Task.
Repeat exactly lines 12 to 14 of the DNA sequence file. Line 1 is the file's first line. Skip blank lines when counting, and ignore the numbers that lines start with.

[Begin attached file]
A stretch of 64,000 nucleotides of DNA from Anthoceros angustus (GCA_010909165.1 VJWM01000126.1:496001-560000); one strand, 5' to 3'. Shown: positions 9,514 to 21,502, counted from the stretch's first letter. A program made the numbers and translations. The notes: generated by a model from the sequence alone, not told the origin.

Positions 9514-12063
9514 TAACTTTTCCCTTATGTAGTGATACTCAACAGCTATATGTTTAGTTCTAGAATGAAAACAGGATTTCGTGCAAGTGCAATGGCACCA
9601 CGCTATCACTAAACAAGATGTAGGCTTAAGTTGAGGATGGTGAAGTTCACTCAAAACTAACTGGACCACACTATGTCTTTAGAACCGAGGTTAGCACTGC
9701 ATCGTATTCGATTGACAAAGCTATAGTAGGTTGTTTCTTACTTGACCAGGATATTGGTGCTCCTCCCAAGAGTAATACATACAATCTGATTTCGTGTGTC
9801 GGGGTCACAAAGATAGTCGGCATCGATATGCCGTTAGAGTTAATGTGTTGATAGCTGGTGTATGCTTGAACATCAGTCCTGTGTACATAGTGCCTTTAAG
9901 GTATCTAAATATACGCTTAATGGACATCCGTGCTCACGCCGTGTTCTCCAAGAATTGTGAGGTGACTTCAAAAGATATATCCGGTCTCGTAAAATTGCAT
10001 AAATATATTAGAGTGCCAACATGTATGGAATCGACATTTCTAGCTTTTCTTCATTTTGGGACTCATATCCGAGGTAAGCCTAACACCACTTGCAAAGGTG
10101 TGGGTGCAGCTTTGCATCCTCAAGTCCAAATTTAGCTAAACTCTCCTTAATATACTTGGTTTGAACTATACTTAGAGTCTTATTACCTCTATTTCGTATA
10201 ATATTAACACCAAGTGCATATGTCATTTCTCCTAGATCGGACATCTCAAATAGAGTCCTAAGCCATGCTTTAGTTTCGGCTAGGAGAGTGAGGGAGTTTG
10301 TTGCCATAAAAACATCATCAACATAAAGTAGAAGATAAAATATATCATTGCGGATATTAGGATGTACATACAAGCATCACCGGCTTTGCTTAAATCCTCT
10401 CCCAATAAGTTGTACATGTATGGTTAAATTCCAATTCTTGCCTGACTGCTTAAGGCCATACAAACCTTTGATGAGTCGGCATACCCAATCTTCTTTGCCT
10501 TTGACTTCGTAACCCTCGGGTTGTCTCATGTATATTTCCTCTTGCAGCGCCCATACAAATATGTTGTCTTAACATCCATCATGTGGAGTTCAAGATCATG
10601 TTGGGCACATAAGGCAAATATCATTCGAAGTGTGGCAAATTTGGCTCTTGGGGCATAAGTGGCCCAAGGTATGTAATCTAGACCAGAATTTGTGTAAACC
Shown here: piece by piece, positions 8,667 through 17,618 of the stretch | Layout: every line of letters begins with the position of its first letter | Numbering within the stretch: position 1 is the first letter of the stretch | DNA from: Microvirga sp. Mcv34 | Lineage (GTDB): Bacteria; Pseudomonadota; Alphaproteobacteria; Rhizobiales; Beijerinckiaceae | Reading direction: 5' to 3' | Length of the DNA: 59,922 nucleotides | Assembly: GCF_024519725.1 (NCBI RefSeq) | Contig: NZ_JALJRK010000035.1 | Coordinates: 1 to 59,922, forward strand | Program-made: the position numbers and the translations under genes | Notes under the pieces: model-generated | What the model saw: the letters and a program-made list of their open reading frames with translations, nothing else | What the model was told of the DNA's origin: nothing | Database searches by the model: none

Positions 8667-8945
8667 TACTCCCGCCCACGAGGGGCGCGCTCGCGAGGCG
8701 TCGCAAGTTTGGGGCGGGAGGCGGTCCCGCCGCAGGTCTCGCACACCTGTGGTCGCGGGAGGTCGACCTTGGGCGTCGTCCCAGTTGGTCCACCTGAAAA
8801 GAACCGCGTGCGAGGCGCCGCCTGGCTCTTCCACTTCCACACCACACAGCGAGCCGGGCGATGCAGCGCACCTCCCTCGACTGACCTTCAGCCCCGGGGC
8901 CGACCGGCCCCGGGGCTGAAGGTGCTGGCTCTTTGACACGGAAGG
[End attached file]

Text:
10401 CCCAATAAGTTGTACATGTATGGTTAAATTCCAATTCTTGCCTGACTGCTTAAGGCCATACAAACCTTTGATGAGTCGGCATACCCAATCTTCTTTGCCT
10501 TTGACTTCGTAACCCTCGGGTTGTCTCATGTATATTTCCTCTTGCAGCGCCCATACAAATATGTTGTCTTAACATCCATCATGTGGAGTTCAAGATCATG
10601 TTGGGCACATAAGGCAAATATCATTCGAAGTGTGGCAAATTTGGCTCTTGGGGCATAAGTGGCCCAAGGTATGTAATCTAGACCAGAATTTGTGTAAACC